NEW DELHI: The Department to Income-Tax (I-T) slapped notices on nearly 100 FIIs and could cough up an estimated $5-6 billion for ‘untaxed gains’ made in the Indian markets over the past years.
I-T officials believe, the number of affected investors can increase substantially as assessments are still in progress and notices could be served in more cases, taking the overall tax demand to over $10 billion.
While the I-T department is issuing Assessment Orders for over 100 foreign investors for a controversial Minimum Alternate Tax (MAT) of 20 per cent, FIIs, on the other hand, are believed to have decided to challenge these tax demands, citing MAT cannot be levied on them as they do not earn any business income in India and their income is defined as capital gains under the Income Tax Act.
There are an estimated 8,000 FPIs registered in the country and they have emerged as a mainstay of the Indian markets over the years with an overall outstanding net investment of $226 billion or over Rs 11 lakh crore. This includes over Rs 8 lakh crore in stocks and Rs 3 lakh crore in debt markets.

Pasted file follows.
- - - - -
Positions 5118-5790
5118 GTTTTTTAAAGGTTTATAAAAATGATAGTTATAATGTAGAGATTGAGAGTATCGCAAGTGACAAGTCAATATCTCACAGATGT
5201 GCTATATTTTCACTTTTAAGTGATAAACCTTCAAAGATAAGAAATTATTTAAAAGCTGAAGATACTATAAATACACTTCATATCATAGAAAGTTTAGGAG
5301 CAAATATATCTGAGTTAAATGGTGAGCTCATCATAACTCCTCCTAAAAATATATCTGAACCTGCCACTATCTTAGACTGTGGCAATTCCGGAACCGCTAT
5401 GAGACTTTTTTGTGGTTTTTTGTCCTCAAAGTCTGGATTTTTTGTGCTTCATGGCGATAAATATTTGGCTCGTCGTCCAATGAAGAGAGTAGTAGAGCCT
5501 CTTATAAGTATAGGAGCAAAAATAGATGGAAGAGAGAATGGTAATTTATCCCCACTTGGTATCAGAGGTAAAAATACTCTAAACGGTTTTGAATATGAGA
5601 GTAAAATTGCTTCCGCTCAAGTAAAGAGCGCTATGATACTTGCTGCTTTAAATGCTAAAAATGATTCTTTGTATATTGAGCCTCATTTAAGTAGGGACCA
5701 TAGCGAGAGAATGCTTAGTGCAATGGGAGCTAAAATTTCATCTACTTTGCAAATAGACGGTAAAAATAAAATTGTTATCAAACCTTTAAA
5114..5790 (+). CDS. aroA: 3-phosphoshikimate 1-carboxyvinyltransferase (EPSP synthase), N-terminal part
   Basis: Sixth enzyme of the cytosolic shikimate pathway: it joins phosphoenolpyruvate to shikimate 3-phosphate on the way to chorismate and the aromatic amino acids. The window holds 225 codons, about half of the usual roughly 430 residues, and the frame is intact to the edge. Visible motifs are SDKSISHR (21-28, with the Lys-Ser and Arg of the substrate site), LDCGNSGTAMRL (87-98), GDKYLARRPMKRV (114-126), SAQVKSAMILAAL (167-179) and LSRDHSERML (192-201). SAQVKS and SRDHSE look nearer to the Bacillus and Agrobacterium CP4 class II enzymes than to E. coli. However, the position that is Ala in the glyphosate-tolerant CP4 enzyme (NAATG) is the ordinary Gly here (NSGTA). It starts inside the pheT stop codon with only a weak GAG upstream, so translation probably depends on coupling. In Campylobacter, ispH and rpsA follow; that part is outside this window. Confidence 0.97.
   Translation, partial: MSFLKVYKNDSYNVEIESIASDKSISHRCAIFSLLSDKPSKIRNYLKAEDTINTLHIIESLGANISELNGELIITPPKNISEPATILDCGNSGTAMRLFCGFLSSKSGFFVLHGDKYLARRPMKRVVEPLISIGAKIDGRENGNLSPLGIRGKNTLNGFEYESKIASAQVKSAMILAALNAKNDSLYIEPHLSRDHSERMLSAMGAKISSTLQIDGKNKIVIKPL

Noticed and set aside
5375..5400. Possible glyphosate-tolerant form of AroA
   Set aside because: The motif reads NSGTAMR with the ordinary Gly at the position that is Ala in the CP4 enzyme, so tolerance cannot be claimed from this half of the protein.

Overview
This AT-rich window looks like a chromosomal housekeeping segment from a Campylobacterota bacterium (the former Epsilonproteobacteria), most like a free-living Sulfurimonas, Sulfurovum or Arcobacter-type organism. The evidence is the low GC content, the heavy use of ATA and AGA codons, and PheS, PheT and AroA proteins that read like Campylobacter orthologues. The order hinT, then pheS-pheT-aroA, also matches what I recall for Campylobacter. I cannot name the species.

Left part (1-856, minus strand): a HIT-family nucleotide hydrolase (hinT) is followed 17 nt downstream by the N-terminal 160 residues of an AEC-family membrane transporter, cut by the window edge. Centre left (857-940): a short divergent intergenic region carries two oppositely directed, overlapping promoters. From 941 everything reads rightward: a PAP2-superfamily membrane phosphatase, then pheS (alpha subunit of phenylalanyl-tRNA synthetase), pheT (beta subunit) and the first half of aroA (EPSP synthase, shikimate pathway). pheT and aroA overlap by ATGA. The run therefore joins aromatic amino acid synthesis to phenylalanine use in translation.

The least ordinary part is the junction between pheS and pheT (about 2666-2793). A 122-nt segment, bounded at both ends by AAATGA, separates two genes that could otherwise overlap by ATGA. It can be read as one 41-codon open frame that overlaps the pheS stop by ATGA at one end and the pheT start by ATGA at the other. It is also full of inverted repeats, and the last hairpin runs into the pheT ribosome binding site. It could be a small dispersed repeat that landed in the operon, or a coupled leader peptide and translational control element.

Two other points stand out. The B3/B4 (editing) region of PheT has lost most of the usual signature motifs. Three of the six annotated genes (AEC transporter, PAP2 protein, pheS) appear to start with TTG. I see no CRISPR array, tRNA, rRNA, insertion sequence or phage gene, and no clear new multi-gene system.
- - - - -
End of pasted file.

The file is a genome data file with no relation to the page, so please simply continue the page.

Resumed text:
In FY15, FPIs made a net investment of Rs 2.7 lakh crore into the Indian markets.
Interestingly, this is the first time since 1993, when FIIs were allowed to invest in the Indian markets, that such investors have been asked to pay MAT.
Foreign investors have begun lobbying intensely with the policy makers and regulators, spooked by these retrospective notices and assessment orders, emphasising that the move goes against the government’s stated position of providing a ‘non-adversarial and stable tax regime.’ These FIIs, many of whom have now converted themselves into Foreign Portfolio Investors (FPIs), include entities from the US and Europe as also those operating through Singapore, Hong Kong and Mauritius.
The issue has been taken up with Arun Jaitley, Union Minister of Finance, Jayant Sinha, Minister of State for Finance, Sebi and Central Board of Direct Taxes. FIIs are now planning to approach Prime Minister Narendra Modi to intervene.
When contacted, a top official said the government was looking into the matter to allay any genuine concern such investors might have, but added that no assurance can be given as of now to nullify the notices.